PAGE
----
The best-case scenario for the new booster shot, says Offit, is that people at higher risk boost their “neutralizing antibodies for three to six months.” But the size of that boost is unclear, and according to Offit, it’s unlikely to make a significant difference in people who are otherwise at low risk for serious disease. (More on how the booster may impact higher-risk folks below.)
According to Carnethon, even a modest short-term benefit makes the booster shot worth pursuing. “Three to six months will cover the winter months. That’s precisely what we need right now,” she says. “Then we can reevaluate next summer whether or not this particular modification needs to again be revamped because the virus will continue to mutate.” Still, people who get the bivalent booster should not consider themselves totally immune. “We don’t think that this will prevent infection,” adds Carnethon. “We think and hope that this will prevent severe disease.”
Who should get the bivalent booster?
Most experts agree the booster is most likely to provide measurable added protection to people at higher risk of serious disease and death. “People who are hospitalized with COVID despite getting two or three doses fall into one of three categories,” says Offit: people over 75 years old (who can’t form as strong an immune response), people with chronic illnesses, and people who are immunocompromised.
These groups, says Offit, “can’t handle a mild illness well; therefore, when you get a booster dose, and you increase your neutralizing antibodies for three to six months, that may keep you out of the hospital.”
Carnethon, too, is most hopeful about the potential benefit to at-risk groups. “What I hope that we will see is that we can keep more people out of the hospital and keep those with chronic diseases better protected because the reality is that the death rates from COVID-19 are stubbornly high,” she says. “It is the third-leading cause of death in the United States.”
Experts disagree as to whether young and/or otherwise healthy people need to get an additional booster, but Carnethon seems resigned to the fact that most won’t. “So many people have seen people contract COVID and recover,” she says. “It’s a relatively smaller proportion of the population who have experienced the personal loss of somebody from COVID-19, though it feels strange to say that when COVID-19 is the third-leading cause of death.” For these reasons, she says, she expects a low proportion of people to pursue a bivalent booster shot — perhaps even fewer than the 30 percent of Americans who obtained the first.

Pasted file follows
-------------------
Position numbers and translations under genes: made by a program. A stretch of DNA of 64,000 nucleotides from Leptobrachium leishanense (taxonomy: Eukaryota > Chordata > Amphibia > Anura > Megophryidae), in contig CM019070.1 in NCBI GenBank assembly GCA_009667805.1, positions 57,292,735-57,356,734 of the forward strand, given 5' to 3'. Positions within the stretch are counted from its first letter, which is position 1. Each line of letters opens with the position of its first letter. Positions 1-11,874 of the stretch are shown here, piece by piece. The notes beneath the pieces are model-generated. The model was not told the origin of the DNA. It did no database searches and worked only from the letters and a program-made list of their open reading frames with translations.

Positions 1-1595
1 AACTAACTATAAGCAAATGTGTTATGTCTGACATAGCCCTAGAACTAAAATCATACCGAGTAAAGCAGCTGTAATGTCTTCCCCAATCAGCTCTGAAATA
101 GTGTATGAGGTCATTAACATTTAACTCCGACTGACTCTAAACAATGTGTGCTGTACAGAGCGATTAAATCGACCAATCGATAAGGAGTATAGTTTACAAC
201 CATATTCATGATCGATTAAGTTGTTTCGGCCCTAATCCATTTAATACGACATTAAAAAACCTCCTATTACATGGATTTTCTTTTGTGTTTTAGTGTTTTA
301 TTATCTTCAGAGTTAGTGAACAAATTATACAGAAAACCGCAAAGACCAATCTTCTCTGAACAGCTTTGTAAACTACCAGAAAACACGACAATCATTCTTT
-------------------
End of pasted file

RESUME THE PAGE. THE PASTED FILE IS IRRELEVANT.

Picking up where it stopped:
Will we have to get COVID boosters forever?
We don’t know. Fauci said COVID vaccines will likely shift to an annual-shot model, similar to the flu shot, despite the fact that boosters’ protection against symptomatic infection wanes within three to six months. (Notably, flu-vaccine participation typically hovers below 50 percent among adults.) But as the virus continues to change, vaccines will need to be updated accordingly, and we don’t yet know what that might mean six months in the future.
Offit is already concerned about “booster fatigue” given low rates of participation: “You really need to focus on those who are most likely to be hospitalized because the notion of vaccinating everybody to try and keep down transmission, to try and generally prevent all symptomatic infection, is just not going to happen.” Some amount of mild illness in circulation is, he says, unavoidably part of life now — not just because we’ve rolled back mitigation efforts but because COVID is a highly infectious disease with a short incubation period.
“I think we will learn to live with this virus, and much the same way we live with the flu,” says Offit. “If people asked me what to do this winter, my general recommendation: Make sure you get your flu vaccine. Two years before COVID entered the country, there were 800,000 hospitalizations from influenza and 60,000 deaths, but we accept that. We grandfathered in influenza, and we will eventually grandfather in this virus.”